Dual citizenship MPs dubbed wilfully blind

Federal politicians caught up in the dual citizenship saga have been dubbed “wilfully blind” by lawyers for two former Greens senators who resigned from parliament over their own foreign ties.


Six of the seven politicians under a citizenship cloud, lodged their legal arguments with the High Court on Thursday, which will decide whether they should be booted out.

One Nation senator Malcolm Roberts is yet to submit his paperwork.

Lawyers for former Greens senators Larissa Waters and Scott Ludlam argued their resignations were the correct course of action.

“Ignorance or wilful blindness ought not excuse a person from the constraints of the constitution that would disqualify a more diligent or more perceptive candidate,” the submission says.

“The referrals presently before the court fall into the category of ignorance or wilful blindness.”

Under section 44 of the constitution, “a subject or a citizen … of a foreign power” cannot stand for parliament.

Deputy prime minister Barnaby Joyce’s submissions states that from the age of 10 he believed his father was solely an Australian citizen.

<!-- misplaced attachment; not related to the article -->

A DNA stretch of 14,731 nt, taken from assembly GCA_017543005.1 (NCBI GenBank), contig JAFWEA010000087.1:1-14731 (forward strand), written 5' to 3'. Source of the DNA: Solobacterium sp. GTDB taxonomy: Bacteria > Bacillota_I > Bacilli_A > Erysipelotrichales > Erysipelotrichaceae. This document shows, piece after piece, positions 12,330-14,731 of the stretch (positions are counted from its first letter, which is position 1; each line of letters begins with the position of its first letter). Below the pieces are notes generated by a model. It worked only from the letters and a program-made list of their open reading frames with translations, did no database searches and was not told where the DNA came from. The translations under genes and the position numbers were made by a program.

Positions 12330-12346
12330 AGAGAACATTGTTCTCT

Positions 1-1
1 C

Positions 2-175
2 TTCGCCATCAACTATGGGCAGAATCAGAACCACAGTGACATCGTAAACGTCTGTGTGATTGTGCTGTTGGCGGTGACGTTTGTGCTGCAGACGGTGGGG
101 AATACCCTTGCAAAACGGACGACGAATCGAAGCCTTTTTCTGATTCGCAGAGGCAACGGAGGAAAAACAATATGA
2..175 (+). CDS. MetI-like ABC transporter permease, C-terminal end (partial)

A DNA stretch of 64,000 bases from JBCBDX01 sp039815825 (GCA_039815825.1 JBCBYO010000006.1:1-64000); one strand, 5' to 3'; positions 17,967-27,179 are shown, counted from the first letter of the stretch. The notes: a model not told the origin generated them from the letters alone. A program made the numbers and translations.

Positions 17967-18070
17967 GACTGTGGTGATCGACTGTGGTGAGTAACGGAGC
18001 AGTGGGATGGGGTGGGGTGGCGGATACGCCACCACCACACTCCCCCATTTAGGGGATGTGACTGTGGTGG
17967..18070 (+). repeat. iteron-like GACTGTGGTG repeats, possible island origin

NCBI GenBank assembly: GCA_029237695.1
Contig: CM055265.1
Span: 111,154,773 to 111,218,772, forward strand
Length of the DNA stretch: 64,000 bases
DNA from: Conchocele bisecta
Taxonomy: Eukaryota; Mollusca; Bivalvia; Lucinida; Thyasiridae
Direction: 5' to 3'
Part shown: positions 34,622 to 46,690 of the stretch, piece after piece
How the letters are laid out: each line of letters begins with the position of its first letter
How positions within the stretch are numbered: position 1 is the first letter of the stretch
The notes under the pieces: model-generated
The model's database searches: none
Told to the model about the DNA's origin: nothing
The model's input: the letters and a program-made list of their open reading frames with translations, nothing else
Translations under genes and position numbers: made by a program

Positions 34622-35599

James Joyce migrated to Australia in 1947 and became an Australian citizen in 1978.

“Mere knowledge that his father had been born in New Zealand can not be said to have constituted knowledge of circumstances that ought reasonably to have put Mr Joyce on inquiry as the possibility that he might have been a New Zealand citizen,” the submission states.

Mr Joyce, who has remained in cabinet, has only ever travelled to New Zealand once to attend his grandmother’s funeral as a child. He’s renounced citizenship of NZ.

The submission of deputy Nationals leader Fiona Nash, who has also remained on the frontbench, reveals her father was born in Scotland and her older sisters were born and lived in England before the family moved to Australia in the early 1960s.

It contended she was estranged from her father following her parents’ divorce and had not travelled to Britain. She has since renounced citizenship of Britain.

Lawyers for former resources minister Matt Canavan, who stood aside from the ministry over the saga, argued the way he was granted Italian citizenship – retrospectively, and without his knowledge – may have violated Italy’s constitution.

His submission says his mother registered herself for citizenship and listed him as one of her children. He has officially renounced his Italian citizenship.

Crossbench senator Nick Xenophon’s legal team questioned why the “slenderness” of his British citizenship should cost him his seat.

He’s learned he is a British overseas citizen by descent, as his father was born in Cyprus when it was still a colony.

Senator Xenophon’s legal team emphasised he had suspected he might have had citizenship of Cyprus or Greece and had looked into making renouncements but this was not the case after all.

The matters will go before the full bench of the High Court on October 10.